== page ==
The above table and graph compares the time taken for intubation in between Group L and Group I. There was a statistically significant difference (p=0.000) in between the two groups.

Tables 15,16,17,18 and Graphs 6,7,8,9 compares the changes in the mean HR,SBP,DBP and MAP in Group L due to decrease (D) or increase(I) in the time taken for laryngoscopy and intubation from the mean time .

The above table denotes the changes in the mean HR with regards to the mean time taken for intubation The mean preinduction HR in Group L (D) was 77.07 ± 9.493 and 74.82 ± 8.925in Group L (I). After intubation the mean HR was 92.12±8.157 in Group L (D) and 101.53 ± 7.641 Group L (I).

The above graph denotes the change in the mean HR with respect to mean time taken for intubation within Group L. The difference was statistically significant (p=0.000) from intubation upto 5 minutes after intubation.

The above table denotes the changes in mean SBP with regards to mean time taken for intubation. The mean SBP at pre induction was 121.47 ± 7.317 in Group L (D) and 122.35 ± 8.344 in Group L (I). After intubation it was 136.93 ± 7.983 in Group L (D) and 153.12 ± 12.389 in Group L (I).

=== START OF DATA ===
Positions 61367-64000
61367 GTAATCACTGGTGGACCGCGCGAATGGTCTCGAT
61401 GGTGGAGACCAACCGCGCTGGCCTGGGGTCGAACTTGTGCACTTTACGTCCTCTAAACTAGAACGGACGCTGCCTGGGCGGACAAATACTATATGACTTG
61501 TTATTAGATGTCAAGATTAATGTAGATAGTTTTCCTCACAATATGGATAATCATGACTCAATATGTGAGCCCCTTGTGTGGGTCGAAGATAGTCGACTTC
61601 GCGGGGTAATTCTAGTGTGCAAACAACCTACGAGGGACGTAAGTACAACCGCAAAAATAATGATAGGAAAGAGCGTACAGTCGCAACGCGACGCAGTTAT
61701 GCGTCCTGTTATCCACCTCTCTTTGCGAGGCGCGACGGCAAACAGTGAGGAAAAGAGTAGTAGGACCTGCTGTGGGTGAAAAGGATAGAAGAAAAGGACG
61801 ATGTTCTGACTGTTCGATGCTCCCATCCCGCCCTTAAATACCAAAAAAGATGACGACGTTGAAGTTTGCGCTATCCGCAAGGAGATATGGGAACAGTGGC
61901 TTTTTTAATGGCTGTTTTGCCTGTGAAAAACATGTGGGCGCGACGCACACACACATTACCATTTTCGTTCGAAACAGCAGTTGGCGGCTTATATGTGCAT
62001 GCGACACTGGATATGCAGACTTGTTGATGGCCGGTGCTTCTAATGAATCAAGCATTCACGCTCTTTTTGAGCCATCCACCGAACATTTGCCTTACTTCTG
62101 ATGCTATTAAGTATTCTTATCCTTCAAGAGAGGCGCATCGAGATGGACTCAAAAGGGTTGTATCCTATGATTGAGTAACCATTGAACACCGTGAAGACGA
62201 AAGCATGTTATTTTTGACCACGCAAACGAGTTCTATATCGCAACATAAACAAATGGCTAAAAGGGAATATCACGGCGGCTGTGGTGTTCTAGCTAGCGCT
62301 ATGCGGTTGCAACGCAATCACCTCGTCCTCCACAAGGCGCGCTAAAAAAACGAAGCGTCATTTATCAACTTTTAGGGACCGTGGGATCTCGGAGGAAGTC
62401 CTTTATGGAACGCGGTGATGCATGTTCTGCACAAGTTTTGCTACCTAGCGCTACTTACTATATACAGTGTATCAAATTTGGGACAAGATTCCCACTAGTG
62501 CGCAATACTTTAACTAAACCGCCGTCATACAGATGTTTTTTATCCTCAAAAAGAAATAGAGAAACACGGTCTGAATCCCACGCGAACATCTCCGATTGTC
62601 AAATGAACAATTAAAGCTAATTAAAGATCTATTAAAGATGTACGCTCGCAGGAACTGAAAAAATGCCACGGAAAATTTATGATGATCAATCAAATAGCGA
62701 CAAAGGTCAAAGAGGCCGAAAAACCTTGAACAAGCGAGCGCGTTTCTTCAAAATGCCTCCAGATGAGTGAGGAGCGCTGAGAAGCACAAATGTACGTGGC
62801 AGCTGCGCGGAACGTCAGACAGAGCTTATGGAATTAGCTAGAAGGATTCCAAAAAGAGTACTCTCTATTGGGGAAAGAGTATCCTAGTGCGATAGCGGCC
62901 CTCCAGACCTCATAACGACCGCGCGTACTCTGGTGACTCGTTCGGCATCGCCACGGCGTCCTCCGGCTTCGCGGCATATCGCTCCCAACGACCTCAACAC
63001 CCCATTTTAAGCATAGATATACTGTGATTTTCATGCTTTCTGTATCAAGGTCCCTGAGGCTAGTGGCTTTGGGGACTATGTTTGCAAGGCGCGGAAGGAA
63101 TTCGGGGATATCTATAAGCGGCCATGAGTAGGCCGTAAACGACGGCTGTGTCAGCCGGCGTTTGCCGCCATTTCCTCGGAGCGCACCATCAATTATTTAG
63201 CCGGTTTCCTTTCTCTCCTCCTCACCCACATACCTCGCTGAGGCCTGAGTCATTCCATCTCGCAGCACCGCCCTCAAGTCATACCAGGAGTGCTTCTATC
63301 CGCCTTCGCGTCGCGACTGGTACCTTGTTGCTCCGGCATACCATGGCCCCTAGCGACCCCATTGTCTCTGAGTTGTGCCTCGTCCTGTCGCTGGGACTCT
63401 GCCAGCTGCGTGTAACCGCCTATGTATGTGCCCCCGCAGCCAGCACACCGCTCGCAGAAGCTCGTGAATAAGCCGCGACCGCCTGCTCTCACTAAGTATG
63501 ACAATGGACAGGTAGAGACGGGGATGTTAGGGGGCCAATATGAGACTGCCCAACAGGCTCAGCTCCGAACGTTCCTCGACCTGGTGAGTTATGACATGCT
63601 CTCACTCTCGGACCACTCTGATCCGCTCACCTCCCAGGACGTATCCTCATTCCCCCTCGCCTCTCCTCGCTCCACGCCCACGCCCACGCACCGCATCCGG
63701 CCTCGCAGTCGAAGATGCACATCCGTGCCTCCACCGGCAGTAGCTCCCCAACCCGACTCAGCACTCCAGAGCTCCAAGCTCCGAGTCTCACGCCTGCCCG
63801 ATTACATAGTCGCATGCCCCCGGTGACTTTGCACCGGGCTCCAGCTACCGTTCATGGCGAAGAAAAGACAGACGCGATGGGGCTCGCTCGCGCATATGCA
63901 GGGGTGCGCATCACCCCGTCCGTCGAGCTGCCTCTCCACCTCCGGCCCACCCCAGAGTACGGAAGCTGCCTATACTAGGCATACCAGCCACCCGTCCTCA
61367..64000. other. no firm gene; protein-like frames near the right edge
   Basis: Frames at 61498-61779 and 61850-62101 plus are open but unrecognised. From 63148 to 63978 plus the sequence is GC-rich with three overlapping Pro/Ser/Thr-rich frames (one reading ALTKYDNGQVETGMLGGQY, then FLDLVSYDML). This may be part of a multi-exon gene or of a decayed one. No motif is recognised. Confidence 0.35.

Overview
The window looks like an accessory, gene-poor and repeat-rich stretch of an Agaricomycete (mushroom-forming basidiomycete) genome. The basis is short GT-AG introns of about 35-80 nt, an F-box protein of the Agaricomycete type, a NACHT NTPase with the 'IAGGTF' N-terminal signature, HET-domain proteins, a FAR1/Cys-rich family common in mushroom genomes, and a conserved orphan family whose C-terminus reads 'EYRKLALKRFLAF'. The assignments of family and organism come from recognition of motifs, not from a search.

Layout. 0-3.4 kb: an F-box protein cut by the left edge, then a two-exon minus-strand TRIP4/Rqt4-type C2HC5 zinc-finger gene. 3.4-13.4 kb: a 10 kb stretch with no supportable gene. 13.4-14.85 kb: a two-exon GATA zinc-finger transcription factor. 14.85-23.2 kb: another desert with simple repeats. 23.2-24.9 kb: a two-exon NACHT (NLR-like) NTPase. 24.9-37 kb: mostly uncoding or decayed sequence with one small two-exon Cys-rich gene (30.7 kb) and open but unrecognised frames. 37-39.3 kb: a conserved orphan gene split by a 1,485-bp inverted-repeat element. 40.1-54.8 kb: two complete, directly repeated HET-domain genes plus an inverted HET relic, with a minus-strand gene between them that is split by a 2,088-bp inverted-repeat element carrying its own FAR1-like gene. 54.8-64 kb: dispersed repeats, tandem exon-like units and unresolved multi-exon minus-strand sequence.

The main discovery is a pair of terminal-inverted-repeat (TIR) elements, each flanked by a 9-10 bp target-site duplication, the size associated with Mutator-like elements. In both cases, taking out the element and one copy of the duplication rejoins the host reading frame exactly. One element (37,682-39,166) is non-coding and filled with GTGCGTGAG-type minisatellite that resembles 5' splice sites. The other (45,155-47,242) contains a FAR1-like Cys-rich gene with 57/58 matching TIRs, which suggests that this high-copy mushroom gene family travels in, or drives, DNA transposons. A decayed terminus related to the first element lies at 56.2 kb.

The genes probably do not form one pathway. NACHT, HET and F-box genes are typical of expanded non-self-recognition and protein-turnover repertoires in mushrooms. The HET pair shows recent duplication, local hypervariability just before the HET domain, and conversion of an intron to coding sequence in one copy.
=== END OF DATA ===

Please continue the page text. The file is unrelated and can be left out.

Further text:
The above graph denotes the change in the mean SBP with respect to the mean time taken for intubation within Group L. There was statistically significant difference (p=0.000) within Group L after intubation. The difference persisted upto 5 minutes after intubation

The above table represents the change in the mean DBP with respect to the mean time taken for intubation within Group L. The difference in the mean pre induction DBP within Group L was not statistically significant. After intubation the mean DBP was 87.88 ± 6.303 in Group L (D) and 96.88 ± 7.193 in Group L (I).

The above graph denotes the change in the mean DBP with respect to the mean time taken for intubation within Group L .The mean DBP had statistically significant difference within Group L after intubation which persisted up to 5 minutes after intubation.

The above table represents the variations in the mean MAP in Group L with regards to the mean time taken for intubation. The mean pre induction MAP in Group L (D) was 87.63 ± 7.148 and 89.59 ± 8.596 in Group L (I). After intubation, it was 104.28±6.076 in Group L (D) and 115.0±8.617 Group L (I).